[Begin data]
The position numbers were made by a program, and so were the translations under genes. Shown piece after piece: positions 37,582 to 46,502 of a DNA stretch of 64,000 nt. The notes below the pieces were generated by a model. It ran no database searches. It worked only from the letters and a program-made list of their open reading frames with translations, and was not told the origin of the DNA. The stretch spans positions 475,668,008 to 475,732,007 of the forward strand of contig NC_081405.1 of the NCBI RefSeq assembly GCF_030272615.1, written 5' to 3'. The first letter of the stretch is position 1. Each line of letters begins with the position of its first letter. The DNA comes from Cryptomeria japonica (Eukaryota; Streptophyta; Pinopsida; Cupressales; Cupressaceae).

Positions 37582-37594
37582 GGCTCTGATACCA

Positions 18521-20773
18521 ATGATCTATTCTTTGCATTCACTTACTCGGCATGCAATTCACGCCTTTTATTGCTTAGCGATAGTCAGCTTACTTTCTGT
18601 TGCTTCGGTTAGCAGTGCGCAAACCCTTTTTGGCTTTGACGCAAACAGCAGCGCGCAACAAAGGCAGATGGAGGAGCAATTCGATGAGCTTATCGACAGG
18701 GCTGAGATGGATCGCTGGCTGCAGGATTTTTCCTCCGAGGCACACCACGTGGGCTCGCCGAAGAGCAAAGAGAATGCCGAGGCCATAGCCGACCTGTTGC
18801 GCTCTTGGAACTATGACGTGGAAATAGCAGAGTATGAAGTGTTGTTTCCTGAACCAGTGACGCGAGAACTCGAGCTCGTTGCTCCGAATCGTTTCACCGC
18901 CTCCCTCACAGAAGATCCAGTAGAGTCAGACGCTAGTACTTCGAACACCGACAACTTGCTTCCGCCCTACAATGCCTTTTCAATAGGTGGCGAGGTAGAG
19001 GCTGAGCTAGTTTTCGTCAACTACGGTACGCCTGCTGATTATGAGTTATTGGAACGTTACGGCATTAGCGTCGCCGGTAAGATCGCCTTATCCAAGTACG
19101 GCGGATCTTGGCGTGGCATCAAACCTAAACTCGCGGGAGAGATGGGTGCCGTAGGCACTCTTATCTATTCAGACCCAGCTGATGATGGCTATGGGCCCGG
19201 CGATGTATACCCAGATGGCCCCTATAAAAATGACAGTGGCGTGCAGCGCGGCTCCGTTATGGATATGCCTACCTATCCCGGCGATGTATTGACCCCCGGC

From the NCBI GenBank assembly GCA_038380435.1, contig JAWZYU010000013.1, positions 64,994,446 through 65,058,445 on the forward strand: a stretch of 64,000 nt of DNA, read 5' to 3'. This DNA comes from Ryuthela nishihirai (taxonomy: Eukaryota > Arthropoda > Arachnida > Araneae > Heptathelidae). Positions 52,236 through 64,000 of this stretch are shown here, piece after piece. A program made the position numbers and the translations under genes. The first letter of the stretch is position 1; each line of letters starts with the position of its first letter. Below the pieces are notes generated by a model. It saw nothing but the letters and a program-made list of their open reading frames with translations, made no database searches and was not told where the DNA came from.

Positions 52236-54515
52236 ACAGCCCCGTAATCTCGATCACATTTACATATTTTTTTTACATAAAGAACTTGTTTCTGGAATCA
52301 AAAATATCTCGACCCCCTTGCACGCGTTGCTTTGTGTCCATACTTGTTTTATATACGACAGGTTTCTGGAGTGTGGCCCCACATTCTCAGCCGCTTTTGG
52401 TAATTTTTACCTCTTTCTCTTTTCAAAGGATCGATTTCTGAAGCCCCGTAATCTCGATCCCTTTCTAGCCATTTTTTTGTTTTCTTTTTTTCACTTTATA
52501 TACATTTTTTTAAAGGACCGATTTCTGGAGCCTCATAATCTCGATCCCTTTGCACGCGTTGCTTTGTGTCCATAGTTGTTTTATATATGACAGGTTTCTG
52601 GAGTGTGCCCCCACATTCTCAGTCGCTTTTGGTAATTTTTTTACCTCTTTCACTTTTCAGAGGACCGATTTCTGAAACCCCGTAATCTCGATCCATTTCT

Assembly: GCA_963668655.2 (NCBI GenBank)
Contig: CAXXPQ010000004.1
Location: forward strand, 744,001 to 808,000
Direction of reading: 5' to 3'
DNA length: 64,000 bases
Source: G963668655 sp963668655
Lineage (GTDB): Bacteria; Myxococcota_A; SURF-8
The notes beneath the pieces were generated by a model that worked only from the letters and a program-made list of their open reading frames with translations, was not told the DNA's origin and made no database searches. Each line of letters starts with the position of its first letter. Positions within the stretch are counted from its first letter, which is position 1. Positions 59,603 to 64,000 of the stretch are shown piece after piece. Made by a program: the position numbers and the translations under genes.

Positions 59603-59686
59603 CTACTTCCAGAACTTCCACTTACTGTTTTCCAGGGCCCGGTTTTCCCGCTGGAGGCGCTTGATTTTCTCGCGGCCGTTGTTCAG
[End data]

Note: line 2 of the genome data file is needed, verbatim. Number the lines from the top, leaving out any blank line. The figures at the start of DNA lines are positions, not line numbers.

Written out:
Positions 37582-37594